Tunisia has positioned itself to profit from the increasing demand for cosmetic surgery — and not only from Tunisians. Many women from other countries, particularly in Europe, come to Tunisia in search of lower-cost operations. This trend has made Tunisia the “ second most popular African country for medical tourism,” reports Nadia Fenina, head of the Ministry of Health’s unit for health services exports.
Medical tourism agencies
Most patients coming from abroad go through tour companies to receive treatment. These groups offer packages that include meetings with health care providers and one or two days of operations, as well as hotel accommodation.
This is how Sophie* came to receive treatment in Tunisia. Sophie is a mother of three. After giving birth to her latest child, she begins to consider a breast lift and tummy tuck. In 2016, she looks online and discovers several options offered by Tunisian tourism agencies. She has her doubts, but she contacts them to learn more.
One agency, Estetika Tour, addresses her concerns by directing her to Facebook groups in which previous clients connect. In the groups, Sophie finds women who underwent similar procedures through the agency . . . and nothing but positive feedback. “ They all had good results, so I reserved a date and said ‘that’s it, I’m going,’” she recalls.
Audrey* and Céline* also came to Tunisia for breast surgeries. Like Sophie, they trusted Tunisian tour agencies to plan the logistics. All three women experienced complications following their operations. They claim to have received inadequate information from the tour agencies, and from their surgeons as well.
For all three women, the lead-up to the surgeries was relatively simple. To finalize a reservation, you complete an online questionnaire about your medical history and personal habits: previous operations, pregnancies, consumption of alcohol, smoking, etc. You are also asked to send a photo of your chest, so that a surgeon can make a remote pre-diagnosis.
Upon receiving this information, the agents send a quote, a proposed itinerary, and information on the type of operation and implant recommended by their surgeon. The patient is asked to get a blood test and a mammogram before arriving to Tunis so that the surgeon can operate right away.
The most commonly used breast implants fall into two categories: smooth and textured. For many years, health experts have warned against textured implants, which have been linked to many health issues, including the development of anaplastic large-cell lymphoma (ALCL), a rare type of cancer.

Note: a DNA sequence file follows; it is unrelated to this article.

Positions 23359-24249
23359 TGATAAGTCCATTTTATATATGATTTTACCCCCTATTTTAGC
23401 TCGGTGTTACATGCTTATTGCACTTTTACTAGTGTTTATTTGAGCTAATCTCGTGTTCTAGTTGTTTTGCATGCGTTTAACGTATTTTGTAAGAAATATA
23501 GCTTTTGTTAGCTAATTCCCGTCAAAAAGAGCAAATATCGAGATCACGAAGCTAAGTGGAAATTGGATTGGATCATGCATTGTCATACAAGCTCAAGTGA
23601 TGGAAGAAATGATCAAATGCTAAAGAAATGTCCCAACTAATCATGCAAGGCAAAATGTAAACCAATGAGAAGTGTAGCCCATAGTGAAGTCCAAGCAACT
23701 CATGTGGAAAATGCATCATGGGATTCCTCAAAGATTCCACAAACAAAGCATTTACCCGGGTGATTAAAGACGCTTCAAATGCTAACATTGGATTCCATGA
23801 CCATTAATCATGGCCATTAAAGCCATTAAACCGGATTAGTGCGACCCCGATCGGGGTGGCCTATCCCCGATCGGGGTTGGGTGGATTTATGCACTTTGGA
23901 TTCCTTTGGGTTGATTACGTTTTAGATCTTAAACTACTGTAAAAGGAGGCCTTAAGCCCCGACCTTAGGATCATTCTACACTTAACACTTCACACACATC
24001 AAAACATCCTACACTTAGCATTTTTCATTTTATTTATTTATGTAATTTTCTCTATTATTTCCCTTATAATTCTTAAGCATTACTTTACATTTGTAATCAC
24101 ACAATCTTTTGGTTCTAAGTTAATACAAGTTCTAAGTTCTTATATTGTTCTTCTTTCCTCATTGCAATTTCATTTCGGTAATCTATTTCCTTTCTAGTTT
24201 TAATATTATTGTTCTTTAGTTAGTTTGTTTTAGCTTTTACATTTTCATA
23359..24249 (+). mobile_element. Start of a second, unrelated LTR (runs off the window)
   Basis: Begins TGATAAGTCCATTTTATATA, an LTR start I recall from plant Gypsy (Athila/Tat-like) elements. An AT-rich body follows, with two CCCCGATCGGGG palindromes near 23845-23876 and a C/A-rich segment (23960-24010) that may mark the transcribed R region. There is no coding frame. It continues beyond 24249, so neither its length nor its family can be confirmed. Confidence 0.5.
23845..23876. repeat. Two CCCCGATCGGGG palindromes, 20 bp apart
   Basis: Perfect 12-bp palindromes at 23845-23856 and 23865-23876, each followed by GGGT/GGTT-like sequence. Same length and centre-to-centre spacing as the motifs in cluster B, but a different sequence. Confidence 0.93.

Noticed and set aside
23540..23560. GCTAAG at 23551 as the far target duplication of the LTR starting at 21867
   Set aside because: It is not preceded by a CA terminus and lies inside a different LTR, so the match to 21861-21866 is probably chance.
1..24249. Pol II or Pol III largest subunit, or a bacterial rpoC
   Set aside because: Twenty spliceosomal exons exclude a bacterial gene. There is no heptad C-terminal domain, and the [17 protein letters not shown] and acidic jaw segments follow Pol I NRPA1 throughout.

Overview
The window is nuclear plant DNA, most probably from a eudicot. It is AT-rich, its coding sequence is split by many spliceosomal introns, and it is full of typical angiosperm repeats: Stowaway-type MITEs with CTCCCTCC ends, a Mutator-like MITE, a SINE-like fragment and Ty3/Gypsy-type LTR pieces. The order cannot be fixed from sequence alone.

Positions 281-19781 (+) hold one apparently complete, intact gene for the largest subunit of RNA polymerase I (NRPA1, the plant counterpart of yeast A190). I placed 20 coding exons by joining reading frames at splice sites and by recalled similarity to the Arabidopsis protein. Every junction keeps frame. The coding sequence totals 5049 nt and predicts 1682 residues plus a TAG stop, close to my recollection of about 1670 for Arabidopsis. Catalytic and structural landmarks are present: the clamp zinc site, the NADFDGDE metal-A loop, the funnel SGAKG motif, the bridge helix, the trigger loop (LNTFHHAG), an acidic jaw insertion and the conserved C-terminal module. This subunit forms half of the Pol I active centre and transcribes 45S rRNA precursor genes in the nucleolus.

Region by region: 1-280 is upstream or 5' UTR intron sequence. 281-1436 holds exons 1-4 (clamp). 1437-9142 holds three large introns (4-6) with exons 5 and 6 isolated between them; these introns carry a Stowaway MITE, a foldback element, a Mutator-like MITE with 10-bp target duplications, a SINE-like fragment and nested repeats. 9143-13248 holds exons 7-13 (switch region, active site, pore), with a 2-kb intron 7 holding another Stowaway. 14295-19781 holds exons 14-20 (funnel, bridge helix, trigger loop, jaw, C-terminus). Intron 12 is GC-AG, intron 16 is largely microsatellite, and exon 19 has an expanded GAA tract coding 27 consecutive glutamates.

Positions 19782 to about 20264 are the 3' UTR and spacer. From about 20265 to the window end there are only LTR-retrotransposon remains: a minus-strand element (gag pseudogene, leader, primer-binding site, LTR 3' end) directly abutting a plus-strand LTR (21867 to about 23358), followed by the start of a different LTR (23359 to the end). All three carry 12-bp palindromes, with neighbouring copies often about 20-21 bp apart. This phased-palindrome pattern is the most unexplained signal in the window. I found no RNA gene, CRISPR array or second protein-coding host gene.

In response to these findings, most health organizations now advocate for the discontinued use of textured implants. However, many countries, including Tunisia, continue to use them anyway.
Sophie, Audrey, and Céline all received textured breast implants produced by Sebbin, a French implant manufacturer. They were not told that different types of breast implants were available, nor were they informed of the risks associated with textured implants in particular.
Tunisian companies that facilitate breast implant procedures offer little to no information about the risks involved. One such company, Estetika Tour, provides a fact sheet written by the French Society for Plastic and Reconstructive Surgery (SOFCPRE).
The fact sheet, written in 2015, vaguely mentions possible complications from breast augmentation, but the SOFCPRE says they’re rare and fails to provide a single statistic. It also fails to specify that textured implants are more likely to cause cancer than smooth implants.
With Estetika Tour, patients can forego the “ reflection period” that most healthcare providers recommend. Under French public health law, service providers are required to impose a 15-day delay between the delivery of a quote and the respective operation. There is no such requirement under Tunisian law.
Sophie, Audrey, and Céline all agreed that their surgeries in Tunisia felt expedited: they arrived, had a consultation with a surgeon — “ barely 10 minutes,” Sophie remembers —, and the next day, found themselves on the operating table.
Dr. Mounir Youssef Makni, president of the Tunisian National Council of Physicians, attributes the expedited timeline of these procedures to the medical tourism agencies who aim to reduce “ direct contact” between patients and healthcare providers. Many of his colleagues, he admits, do not find it “ acceptable that there is an intermediary between the doctor and the patient.” With so little time, the physiological state of the patient cannot be adequately assessed. “ It’s becoming almost industrial, and we are sacrificing quality,” he says.
“ Medicine should not be practiced in this manner. There must be dialogue between the patient and the doctor.”
To learn more about the risks of breast implants, we got on the phone with two medical tourism agencies: Estetika Tour and Medespoir. In both cases, company representatives defended the quality of the implants used. “ All of our prostheses are certified; they are internationally known brands and do not pose any risk,” claims Nadia,* on behalf of Medespoir.